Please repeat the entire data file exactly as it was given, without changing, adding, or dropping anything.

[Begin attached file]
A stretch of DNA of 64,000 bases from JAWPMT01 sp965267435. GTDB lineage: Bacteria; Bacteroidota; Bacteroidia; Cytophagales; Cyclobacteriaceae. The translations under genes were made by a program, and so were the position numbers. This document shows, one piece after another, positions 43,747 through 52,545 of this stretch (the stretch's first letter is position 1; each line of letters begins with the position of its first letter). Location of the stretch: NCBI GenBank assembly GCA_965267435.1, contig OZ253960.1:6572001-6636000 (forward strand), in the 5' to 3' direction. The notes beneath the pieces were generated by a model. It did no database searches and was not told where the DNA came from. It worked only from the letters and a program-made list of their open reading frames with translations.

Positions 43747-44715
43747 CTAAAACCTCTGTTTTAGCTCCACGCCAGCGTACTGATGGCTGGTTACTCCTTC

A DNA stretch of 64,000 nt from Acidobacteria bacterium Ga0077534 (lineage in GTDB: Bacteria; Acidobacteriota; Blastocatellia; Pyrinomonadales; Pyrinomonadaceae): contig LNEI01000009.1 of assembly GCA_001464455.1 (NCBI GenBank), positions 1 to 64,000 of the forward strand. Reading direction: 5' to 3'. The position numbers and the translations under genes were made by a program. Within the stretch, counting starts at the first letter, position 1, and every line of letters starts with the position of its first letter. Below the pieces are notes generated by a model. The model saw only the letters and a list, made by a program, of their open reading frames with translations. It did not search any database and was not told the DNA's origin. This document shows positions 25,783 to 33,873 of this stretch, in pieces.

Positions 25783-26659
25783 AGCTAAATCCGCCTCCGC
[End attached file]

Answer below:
A stretch of DNA of 64,000 bases from JAWPMT01 sp965267435. GTDB lineage: Bacteria; Bacteroidota; Bacteroidia; Cytophagales; Cyclobacteriaceae. The translations under genes were made by a program, and so were the position numbers. This document shows, one piece after another, positions 43,747 through 52,545 of this stretch (the stretch's first letter is position 1; each line of letters begins with the position of its first letter). Location of the stretch: NCBI GenBank assembly GCA_965267435.1, contig OZ253960.1:6572001-6636000 (forward strand), in the 5' to 3' direction. The notes beneath the pieces were generated by a model. It did no database searches and was not told where the DNA came from. It worked only from the letters and a program-made list of their open reading frames with translations.

Positions 43747-44715
43747 CTAAAACCTCTGTTTTAGCTCCACGCCAGCGTACTGATGGCTGGTTACTCCTTC

A DNA stretch of 64,000 nt from Acidobacteria bacterium Ga0077534 (lineage in GTDB: Bacteria; Acidobacteriota; Blastocatellia; Pyrinomonadales; Pyrinomonadaceae): contig LNEI01000009.1 of assembly GCA_001464455.1 (NCBI GenBank), positions 1 to 64,000 of the forward strand. Reading direction: 5' to 3'. The position numbers and the translations under genes were made by a program. Within the stretch, counting starts at the first letter, position 1, and every line of letters starts with the position of its first letter. Below the pieces are notes generated by a model. The model saw only the letters and a list, made by a program, of their open reading frames with translations. It did not search any database and was not told the DNA's origin. This document shows positions 25,783 to 33,873 of this stretch, in pieces.

Positions 25783-26659
25783 AGCTAAATCCGCCTCCGC